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2. ## Re: linear algebra -vectors

Originally Posted by yeatch
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What are we suppose to do with that list of questions?

3. ## Re: linear algebra -vectors

I need help with the one that don't have a star beside them? I looked at tutorial on YouTube and nothing helps...

4. ## Re: linear algebra -vectors

Have you made any attempt on these at all?

5. ## Re: linear algebra -vectors

Yes of course... I only have five more problems to do....i also review my notes and still have no clue... i went for tutoring and they did not know the material

6. ## Re: linear algebra -vectors

Well let's look at the very first one:

We are supposed to prove that:

$0[x_1,x_2,\dots,x_n] = [0,0,\dots,0]$.

By definition of the scalar product, for any $r \in \Bbb R$, we have:

$r[x_1,x_2,\dots,x_n] = [rx_1,rx_2,\dots,rx_n]$.

Letting $r = 0$ in the above leads to:

$0[x_1,x_2,\dots,x_n] = [0x_1,0x_2,\dots,0x_n]$.

Now, for any $j = 1,2,\dots,n$, is it true that $0x_j = 0$?

7. ## Re: linear algebra -vectors

Omg thank you so much !! yes that is right....what about number 2 a); whats you take on cu and the zero vectors?

8. ## Re: linear algebra -vectors

Ok, suppose $u = [x,y,z]$ (or we could write $u = [x_1,x_2,x_3]$ it's just notation).

By definition, $cu = c[x,y,z] = [cx,cy,cz]$.

If this equals $[0,0,0]$, this means:

$cx = 0$
$cy = 0$
$cz = 0$.

Now if $c = 0$, we have nothing to prove (see answer to number 1 above). So suppose $c \neq 0$. We need to show that in this case $x = y = z = 0$.

Since we are assuming $c \neq 0$, from the 3 equations above, we have:

$x = \dfrac{cx}{c} = \dfrac{0}{c} = 0$

and similarly for $y$ and $z$. Any questions?

9. ## Re: linear algebra -vectors

wow...not at all....i figured out part b ....moving on to number three how can we show that it is associative?

10. ## Re: linear algebra -vectors

I re-looked at my work and made some corrections base on your explained examples...now all i need help with is #three thru 6.

11. ## Re: linear algebra -vectors

3. Just set \displaystyle \begin{align*} \mathbf{x} = \left( x_1, x_2, x_3 \right) , \mathbf{y} = \left( y_1, y_2, y_3 \right) , z = \left( z_1, z_2, z_3 \right) \end{align*} and see if the associative property holds.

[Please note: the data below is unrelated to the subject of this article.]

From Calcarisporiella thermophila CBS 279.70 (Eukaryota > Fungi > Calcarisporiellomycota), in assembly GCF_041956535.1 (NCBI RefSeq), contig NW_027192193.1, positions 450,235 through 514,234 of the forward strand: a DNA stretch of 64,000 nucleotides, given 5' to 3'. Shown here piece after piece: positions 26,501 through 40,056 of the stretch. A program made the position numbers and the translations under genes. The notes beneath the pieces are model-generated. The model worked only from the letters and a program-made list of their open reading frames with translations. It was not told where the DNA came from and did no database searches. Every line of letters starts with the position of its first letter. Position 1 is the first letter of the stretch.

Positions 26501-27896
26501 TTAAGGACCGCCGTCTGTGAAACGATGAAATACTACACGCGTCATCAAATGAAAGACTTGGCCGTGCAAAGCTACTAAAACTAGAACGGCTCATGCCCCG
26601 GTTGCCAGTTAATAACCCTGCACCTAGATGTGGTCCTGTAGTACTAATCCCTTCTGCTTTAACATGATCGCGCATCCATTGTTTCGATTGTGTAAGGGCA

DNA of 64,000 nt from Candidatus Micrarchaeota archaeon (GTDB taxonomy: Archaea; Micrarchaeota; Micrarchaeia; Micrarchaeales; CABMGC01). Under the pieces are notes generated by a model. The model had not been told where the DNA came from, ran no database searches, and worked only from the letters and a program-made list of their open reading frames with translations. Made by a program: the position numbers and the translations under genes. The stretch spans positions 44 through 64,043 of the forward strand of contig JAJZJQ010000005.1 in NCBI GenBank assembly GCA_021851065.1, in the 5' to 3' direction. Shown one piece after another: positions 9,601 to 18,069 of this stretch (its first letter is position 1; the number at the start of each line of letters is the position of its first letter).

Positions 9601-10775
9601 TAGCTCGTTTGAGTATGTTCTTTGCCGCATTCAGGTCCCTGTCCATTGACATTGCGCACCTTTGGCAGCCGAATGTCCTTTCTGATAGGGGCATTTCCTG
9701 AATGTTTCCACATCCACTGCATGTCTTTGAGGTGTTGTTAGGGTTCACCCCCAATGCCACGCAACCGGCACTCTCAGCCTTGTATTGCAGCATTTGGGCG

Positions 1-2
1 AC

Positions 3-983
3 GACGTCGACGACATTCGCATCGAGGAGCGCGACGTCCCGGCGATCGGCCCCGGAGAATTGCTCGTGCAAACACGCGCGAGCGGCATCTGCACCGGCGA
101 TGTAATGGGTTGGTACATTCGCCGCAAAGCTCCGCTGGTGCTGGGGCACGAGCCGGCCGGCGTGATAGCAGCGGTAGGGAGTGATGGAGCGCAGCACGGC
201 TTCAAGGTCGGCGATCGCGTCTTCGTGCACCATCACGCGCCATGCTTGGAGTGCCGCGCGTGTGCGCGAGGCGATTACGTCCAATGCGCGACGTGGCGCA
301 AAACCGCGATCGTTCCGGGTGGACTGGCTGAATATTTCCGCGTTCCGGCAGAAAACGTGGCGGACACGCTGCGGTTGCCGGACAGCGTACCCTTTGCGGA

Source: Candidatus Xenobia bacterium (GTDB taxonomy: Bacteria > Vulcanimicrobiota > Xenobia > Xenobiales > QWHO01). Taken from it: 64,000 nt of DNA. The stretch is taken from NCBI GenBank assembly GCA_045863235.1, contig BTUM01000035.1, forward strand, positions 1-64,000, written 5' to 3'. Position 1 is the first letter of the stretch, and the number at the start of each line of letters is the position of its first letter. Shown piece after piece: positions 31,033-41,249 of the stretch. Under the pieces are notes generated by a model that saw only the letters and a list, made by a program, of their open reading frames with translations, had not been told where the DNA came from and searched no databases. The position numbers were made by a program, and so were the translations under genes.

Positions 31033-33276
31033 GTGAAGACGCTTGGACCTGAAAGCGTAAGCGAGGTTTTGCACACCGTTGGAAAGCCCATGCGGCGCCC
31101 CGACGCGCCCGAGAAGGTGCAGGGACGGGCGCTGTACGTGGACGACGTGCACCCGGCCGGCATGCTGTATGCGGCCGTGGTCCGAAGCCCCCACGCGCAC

4. A vector, say \displaystyle \begin{align*} \mathbf{a} \end{align*}, is a linear combination of two other vectors, say \displaystyle \begin{align*} \mathbf{b} \end{align*} and \displaystyle \begin{align*} \mathbf{c} \end{align*} if it's possible to write \displaystyle \begin{align*} \mathbf{a} = c_1 \mathbf{b} + c_2\mathbf{c} \end{align*}, where \displaystyle \begin{align*} c_1, c_2 \end{align*} are constants.

5. A property of the dot product that will help you: \displaystyle \begin{align*} \mathbf{a} \cdot \left( \mathbf{b} \cdot \mathbf{c} \right) = \mathbf{a} \cdot \mathbf{b} + \mathbf{a} \cdot \mathbf{c} \end{align*}.

12. ## Re: linear algebra -vectors

Thanks alot.... Now lastly, do you have any idea how to do #6?

13. ## Re: linear algebra -vectors

Also, you should suspect vector subtraction is NOT associative, since subtraction isn't even associative in the real numbers:

5-(4-3) = 5 - 1 = 4

(5-4)-3 = 1 - 3 = -2.

More abstractly:

a - (b - c) = a - b + c

(a - b) - c = a - b - c, and if these two are to be equal, we get c = -c, which isn't always the case.

We can write any point on the line L as (1+t,2t-1) for some t. Suppose n = (a,b).

Taking the dot product we have n.(1+t,2t-1) = a(1+t) + b(2t-1).

Let's use some specific values for t, to see what happens. At t = 0, we get the point on L, (1,-1). So if this solves n.x = c, for x = (1,-1), we have that c = a - b.

At t = 1, we get the point (2,1) on L, so plugging this into n.x = c gives us c = 2a + b. Since we are using the same "c", this means:

2a + b = a - b, or: a = -2b. So n is of the form (-2b,b).

Suppose we take b = 1. Then n = (-2,1), and c = -3.

Let's verify that this works:

(-2,1).(1+t,2t-1) = -2(1+t) + (2t-1) = -2 - 2t + 2t - 1 = -3.

Why this is called "normal form": note that L is parallel to the line L' = t(1,2), and that n.(1,2) = (-2,1).(1,2) = -2 + 2 = 0, in other words, n is perpendicular (normal) to L.

Let's "turn this problem on its head" by working backwards:

Suppose we have a NON-ZERO vector n = (a,b), and seek all points (x,y) that satisfy (a,b).(x,y) = c, that is:

ax + by = c, or equivalently, by = -ax + c.

We distinguish two cases:

Case 1: b = 0. In this case, then a is non-zero, so we get the (vertical) line:

x = c/a, which can be written as: (x,y) = (c/a,0) + t(0,1). Note that (a,0) and (0,1) are perpendicular.

Case 2: b is non-zero, so y = -(a/b)x + (c/b), which can be written as the line (x,y) = (0,c/b) + t(1,-(a/b)). Note here, as well: (a,b).(1,-(a/b)) = a - a = 0.

In this problem, our line L has a finite slope, so b is not 0.

Since we must have (1,2) parallel to (1,-(a/b)), this means a/b = -2.

Now (1,-1) lies on L, so writing (1,-1) = (0,c/b) + t(1,-(a/b)) = (t,(c-ta)/b)) = (t,(c+2bt)/b)), and solving for t, we see t = 1, so:

-1 = (c+2b)/b = (c/b) + 2, that is: c/b = -3.

Hence the normal form of L is any equation:

b(-2,1).(x,y) = -3b, and cancelling the b's, we get L has the equation: (-2,1).(x,y) = -3.

(Note the normal form isn't unique, we could multiply the constant c and the normal vector n by the same scalar).